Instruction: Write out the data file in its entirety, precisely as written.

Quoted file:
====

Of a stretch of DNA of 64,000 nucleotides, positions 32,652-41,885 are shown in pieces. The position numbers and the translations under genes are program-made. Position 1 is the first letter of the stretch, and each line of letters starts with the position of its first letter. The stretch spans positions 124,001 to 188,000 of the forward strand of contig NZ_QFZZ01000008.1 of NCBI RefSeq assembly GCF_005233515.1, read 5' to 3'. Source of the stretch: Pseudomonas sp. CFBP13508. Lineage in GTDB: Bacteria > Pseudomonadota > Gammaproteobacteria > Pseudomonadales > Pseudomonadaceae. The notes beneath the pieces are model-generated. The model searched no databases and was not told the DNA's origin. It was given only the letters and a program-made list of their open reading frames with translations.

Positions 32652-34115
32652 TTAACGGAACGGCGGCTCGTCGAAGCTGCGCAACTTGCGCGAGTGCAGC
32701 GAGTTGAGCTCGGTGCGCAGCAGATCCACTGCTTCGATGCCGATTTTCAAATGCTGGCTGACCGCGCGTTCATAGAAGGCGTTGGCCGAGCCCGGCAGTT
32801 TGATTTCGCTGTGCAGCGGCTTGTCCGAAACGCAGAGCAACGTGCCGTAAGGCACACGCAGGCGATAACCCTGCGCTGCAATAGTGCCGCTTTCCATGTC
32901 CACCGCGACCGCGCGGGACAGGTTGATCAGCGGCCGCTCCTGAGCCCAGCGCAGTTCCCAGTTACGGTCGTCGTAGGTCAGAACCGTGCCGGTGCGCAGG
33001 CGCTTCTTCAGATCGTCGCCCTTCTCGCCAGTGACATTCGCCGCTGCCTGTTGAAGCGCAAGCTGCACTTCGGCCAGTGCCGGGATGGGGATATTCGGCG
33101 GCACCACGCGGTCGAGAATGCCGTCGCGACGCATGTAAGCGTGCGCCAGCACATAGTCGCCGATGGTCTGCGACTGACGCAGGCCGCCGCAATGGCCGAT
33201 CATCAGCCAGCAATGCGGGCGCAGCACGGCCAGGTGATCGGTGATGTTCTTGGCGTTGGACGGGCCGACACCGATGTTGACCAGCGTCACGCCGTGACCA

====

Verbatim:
Of a stretch of DNA of 64,000 nucleotides, positions 32,652-41,885 are shown in pieces. The position numbers and the translations under genes are program-made. Position 1 is the first letter of the stretch, and each line of letters starts with the position of its first letter. The stretch spans positions 124,001 to 188,000 of the forward strand of contig NZ_QFZZ01000008.1 of NCBI RefSeq assembly GCF_005233515.1, read 5' to 3'. Source of the stretch: Pseudomonas sp. CFBP13508. Lineage in GTDB: Bacteria > Pseudomonadota > Gammaproteobacteria > Pseudomonadales > Pseudomonadaceae. The notes beneath the pieces are model-generated. The model searched no databases and was not told the DNA's origin. It was given only the letters and a program-made list of their open reading frames with translations.

Positions 32652-34115
32652 TTAACGGAACGGCGGCTCGTCGAAGCTGCGCAACTTGCGCGAGTGCAGC
32701 GAGTTGAGCTCGGTGCGCAGCAGATCCACTGCTTCGATGCCGATTTTCAAATGCTGGCTGACCGCGCGTTCATAGAAGGCGTTGGCCGAGCCCGGCAGTT
32801 TGATTTCGCTGTGCAGCGGCTTGTCCGAAACGCAGAGCAACGTGCCGTAAGGCACACGCAGGCGATAACCCTGCGCTGCAATAGTGCCGCTTTCCATGTC
32901 CACCGCGACCGCGCGGGACAGGTTGATCAGCGGCCGCTCCTGAGCCCAGCGCAGTTCCCAGTTACGGTCGTCGTAGGTCAGAACCGTGCCGGTGCGCAGG
33001 CGCTTCTTCAGATCGTCGCCCTTCTCGCCAGTGACATTCGCCGCTGCCTGTTGAAGCGCAAGCTGCACTTCGGCCAGTGCCGGGATGGGGATATTCGGCG
33101 GCACCACGCGGTCGAGAATGCCGTCGCGACGCATGTAAGCGTGCGCCAGCACATAGTCGCCGATGGTCTGCGACTGACGCAGGCCGCCGCAATGGCCGAT
33201 CATCAGCCAGCAATGCGGGCGCAGCACGGCCAGGTGATCGGTGATGTTCTTGGCGTTGGACGGGCCGACACCGATGTTGACCAGCGTCACGCCGTGACCA